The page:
- Paperback: 312 pages
- Publisher: Weiser Books (October 1, 2016)
- Language: English
- ISBN-10: 157863606X
- ISBN-13: 978-1578636068
- Product Dimensions: 5.9 x 0.8 x 9 inches
- Shipping Weight: 13.6 ounces (View shipping rates and policies)
- Average Customer Review: 7 customer reviews
- Amazon Best Sellers Rank: #1,095,498 in Books (See Top 100 in Books)
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The Weiser Book of the Fantastic and Forgotten: Tales of the Supernatural, Strange, and Bizarre Paperback – October 1, 2016
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About the Author
Judika Illes fell in love with the magical arts as a child and has been studying them ever since. She is the author of numerous books about traditional spirituality, witchcraft, and the occult including The Encyclopedia of 5000 Spells, The Encyclopedia of Witchcraft, and Magic When You Need It.
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First of all, I’d never heard of Weiser Books who published this anthology. They publish occult, esoteric, speculative, and New Age works. This collection, however, publishes stories of forgotten authors from the 1800s, mostly English, and includes such surprising (and not forgotten) authors such as Bram Stoker (yes, that Bram Stoker), Oscar Wilde, H.P. Lovecraft, Mrs. Lovecraft (who knew there was a Mrs. Lovecraft?), Charles Dickens, W.B. Yeats, and Edgar Allan Poe. What distinguishes these not forgotten writers is that we get some of their early works that truly have been forgotten.
The unknown writers, extraordinarily famous in their own times, are the real treasures. The editor, Judika Illes, introduces the anthology and gives a little biography of each writer (some quite tragic). Their stories introduce us to ghostly tales, vampires, mysteries, and dark underworlds before these subjects were stereotypes or tropes. These are the originals.
Okay, there are a couple stories I have to talk about. The Bram Stoker story is called “Dracula’s Tale” and is an actual, unused chapter from the famous novel. What struck me as remarkable was the deft and excellent writing. We of the new, American style of writing (I’ve heard it described as “cleaner”) have forgotten what it’s like to fill a story with atmosphere and first-person imperative. These men and women were accomplished masters of suspense and conflict. We could all take lessons.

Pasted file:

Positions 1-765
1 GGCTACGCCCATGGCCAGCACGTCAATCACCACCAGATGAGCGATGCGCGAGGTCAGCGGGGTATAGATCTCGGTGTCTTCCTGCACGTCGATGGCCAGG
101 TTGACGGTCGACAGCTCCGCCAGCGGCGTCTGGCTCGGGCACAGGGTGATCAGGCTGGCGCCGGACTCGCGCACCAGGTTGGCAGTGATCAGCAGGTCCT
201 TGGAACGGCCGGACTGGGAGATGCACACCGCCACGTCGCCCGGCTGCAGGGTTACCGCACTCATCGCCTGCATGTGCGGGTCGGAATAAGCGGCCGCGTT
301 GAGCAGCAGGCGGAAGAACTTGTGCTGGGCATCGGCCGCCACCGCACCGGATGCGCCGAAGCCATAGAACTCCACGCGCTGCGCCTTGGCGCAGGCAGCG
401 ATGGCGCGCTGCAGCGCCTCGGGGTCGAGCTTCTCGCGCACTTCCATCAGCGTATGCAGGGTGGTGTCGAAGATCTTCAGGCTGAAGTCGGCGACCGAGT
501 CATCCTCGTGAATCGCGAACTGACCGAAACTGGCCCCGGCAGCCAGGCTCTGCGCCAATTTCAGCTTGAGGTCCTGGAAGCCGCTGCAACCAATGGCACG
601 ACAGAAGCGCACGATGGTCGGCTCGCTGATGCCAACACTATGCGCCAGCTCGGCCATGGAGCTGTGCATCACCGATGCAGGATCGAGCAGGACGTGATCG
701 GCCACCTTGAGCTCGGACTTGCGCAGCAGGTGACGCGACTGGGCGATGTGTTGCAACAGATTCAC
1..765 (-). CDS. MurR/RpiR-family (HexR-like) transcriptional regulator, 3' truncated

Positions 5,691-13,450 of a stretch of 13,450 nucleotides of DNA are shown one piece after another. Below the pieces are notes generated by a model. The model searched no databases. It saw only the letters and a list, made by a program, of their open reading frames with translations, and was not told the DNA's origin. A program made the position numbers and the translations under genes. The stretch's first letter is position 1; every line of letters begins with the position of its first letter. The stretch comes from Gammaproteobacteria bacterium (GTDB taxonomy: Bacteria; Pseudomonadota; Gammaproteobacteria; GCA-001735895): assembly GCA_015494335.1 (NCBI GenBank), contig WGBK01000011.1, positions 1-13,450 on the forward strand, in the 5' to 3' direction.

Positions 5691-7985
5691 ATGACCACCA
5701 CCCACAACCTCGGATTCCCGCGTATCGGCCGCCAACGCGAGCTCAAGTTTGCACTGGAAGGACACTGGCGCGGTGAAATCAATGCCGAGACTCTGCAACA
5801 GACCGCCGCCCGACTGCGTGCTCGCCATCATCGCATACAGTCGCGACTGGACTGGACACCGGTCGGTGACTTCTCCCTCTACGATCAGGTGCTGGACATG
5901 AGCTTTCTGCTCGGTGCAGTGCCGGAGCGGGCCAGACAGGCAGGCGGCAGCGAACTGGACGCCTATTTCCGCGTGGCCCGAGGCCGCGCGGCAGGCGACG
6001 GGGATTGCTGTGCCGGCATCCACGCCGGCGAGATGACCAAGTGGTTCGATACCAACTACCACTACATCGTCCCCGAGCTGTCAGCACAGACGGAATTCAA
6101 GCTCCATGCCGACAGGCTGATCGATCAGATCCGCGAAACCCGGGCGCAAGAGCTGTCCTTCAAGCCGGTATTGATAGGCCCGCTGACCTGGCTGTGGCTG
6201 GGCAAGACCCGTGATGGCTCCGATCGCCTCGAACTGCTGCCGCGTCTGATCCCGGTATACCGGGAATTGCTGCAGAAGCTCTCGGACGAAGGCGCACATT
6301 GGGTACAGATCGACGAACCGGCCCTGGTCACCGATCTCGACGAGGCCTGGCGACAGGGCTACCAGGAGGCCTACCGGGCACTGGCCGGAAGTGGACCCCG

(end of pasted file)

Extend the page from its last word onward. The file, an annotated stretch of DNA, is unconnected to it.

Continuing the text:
Yes, Oscar Wilde. Aside from learning about the author’s sad demise, this story is brilliant. It reminded me of “The Ransom of Red Chief” as a colorful, American family moves into an English country home and give the bloody, menacing ghost a fright. Instead of scaring them witless or lifeless as it had done with earlier inhabitants, the nefarious villain is shaking in his boots when the terrible twins set up practical jokes. Fortunately, it has a happy ending.
H.P. Lovecraft and his wife, Sonia H. Greene, had a strange relationship that spilled over into their writing of nautical beasties early in their careers. Who was the creepiest in this family dynamic?
Many of these authors were occultists themselves who used their knowledge and research to tell wonderful fictional stories. Whether a cursed young bride unable to resist the river running by her isolated home (“A Water Witch” by H.D. Everett), a play that drives whoever reads it mad (“The Yellow Sign” by Robert W. Chambers), or 16 other stories, all the unknown greats are contained in this anthology.
The only story I’d read beforehand was W.W. Jacobs’ “The Monkey’s Paw.” It was just as creepy as when I first read it, although it’s now over a hundred years old.
I recommend this anthology for anyone who likes a little creepiness in their reading and some excellent prose. Pour yourself a nice brandy, light the fireplace, and pay no attention to the trees scratching against the window panes.